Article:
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RailRoads


by Johnny Dantonio


We all have friends that would drop everything to save us. It's the times we don't need help that they're not nearly as attentive.

Unfortunately, we don't get to say STOP! to people at the time and place we love them most, and more times then none, their continuance eclipses the glimpse of all we ever wanted in said person.

That's the worst thing about college, and it takes time to really get it: no matter how many late night pacts and best friend secrets, the whole thing is forced. The place itself is a vacuum, a bubble, and so we do our bests with what's there, expecting that the proverbial “IT” is there. 

As we inch closer to leaving Bubbleville empty handed, I'll say it —it's fucking sad. There is a sense of failure and self-deservingness where you think you have the right to walk away from the place with beach vacation best friends and final loves, the pages that confirm an assumed prophecy. But in truth, it was all a bit fabricated from the onset.

So we move on then, slowly and a bit sadder, but hopeful, I assume, ready for real world revelations. Ironically, more mature and insightful, nights alone revisiting first campus encounters warm the bed better than the blankets. Personally, that's when I open a document and begin to write to you, whoever the memory, and keep you in the pocket of my past that I can fictionally address as more grandiose than history would have it:

Remember when we first met and you would call me from your grandmother's house in Texas, and we'd talk about cigarettes? And, yeah, I had to work in the morning, but hearing you exasperate with the subtle lectures on yellower teeth and chimney kisses was worth the oncoming exhaustion. I hugged you like hell when you got back, but it was like I was too old for you after that.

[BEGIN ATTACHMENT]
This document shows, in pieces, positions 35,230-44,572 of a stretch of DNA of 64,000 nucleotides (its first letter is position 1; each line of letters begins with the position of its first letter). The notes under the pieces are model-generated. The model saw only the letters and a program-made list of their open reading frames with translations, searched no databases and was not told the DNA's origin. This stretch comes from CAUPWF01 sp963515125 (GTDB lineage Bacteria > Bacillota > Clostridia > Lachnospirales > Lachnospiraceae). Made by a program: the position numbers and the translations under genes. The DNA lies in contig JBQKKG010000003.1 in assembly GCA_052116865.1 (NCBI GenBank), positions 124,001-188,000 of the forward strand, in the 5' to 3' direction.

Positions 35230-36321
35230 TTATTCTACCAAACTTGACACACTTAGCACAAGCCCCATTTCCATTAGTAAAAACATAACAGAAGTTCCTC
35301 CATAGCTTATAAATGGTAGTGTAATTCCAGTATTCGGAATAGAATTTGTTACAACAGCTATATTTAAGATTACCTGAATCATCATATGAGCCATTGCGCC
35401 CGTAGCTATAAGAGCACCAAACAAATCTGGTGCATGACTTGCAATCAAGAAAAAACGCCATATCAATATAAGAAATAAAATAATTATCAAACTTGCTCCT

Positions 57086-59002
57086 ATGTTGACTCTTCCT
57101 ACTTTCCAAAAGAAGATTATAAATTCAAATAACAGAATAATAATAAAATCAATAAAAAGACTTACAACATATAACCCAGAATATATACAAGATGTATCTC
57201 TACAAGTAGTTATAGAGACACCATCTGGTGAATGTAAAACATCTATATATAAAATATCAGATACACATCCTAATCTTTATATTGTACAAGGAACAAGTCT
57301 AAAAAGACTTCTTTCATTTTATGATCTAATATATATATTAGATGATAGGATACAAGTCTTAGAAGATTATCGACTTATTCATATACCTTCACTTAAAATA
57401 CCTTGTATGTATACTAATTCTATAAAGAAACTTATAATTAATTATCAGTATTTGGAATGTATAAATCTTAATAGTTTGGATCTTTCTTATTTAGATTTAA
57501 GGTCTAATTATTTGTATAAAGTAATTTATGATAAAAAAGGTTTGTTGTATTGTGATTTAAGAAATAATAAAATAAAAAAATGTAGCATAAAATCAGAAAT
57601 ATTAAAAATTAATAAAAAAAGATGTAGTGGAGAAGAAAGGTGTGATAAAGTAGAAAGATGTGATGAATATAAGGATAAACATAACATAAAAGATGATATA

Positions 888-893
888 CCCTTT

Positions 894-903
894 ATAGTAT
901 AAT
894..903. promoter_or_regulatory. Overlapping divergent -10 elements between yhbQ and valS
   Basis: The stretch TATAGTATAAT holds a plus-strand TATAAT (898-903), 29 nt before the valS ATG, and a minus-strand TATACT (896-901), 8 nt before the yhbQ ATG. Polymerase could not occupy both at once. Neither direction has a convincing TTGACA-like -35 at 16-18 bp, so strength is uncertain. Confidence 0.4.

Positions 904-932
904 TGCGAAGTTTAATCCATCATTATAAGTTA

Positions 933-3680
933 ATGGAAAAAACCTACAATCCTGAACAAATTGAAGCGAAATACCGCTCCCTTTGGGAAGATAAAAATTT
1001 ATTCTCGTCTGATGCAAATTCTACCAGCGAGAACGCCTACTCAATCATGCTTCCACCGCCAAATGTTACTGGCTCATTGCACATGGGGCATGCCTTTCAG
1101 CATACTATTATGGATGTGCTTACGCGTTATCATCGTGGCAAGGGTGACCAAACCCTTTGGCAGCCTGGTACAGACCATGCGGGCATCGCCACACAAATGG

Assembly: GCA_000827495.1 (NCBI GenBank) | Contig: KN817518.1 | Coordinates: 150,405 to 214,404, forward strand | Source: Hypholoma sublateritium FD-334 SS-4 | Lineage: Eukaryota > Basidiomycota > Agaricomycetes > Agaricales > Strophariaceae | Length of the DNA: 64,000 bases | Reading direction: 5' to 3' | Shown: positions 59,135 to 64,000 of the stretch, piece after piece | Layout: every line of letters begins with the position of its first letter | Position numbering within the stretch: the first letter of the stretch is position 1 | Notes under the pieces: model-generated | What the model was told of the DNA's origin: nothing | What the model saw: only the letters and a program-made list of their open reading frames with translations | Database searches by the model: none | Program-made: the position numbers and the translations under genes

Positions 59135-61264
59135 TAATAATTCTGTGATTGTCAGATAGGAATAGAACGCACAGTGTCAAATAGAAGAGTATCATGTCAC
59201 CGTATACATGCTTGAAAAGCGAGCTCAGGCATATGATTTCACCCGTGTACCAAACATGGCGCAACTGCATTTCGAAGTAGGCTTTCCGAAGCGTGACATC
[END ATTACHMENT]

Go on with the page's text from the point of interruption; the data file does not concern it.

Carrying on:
I guess if I were to steal you from the scene of it all again, I'd wanna tell you, in all seriousness, that in our quick interactions, all I know is that you're a beautiful girl who loves life and loves hard and is introspective and willing to investigate things like sadness, and I appreciate your late night frustrations equally, if not more than, your alcohol-induced, heightened adoration. Beyond those traits being unconventionally attractive to me, they're actually going to make you so much happier and ripe for whoever is the right age, whoever recognizes their happiness begins with yours, and when I catch wind of it, that will mean the most to someone who still pretends we could have worked.

Passing a crowded playground, I smile at the boys and girls imitations, chasing one another, rehearsing for later life. Judging from experience, some years future will find plenty of them yet to jump from the drawbridge.

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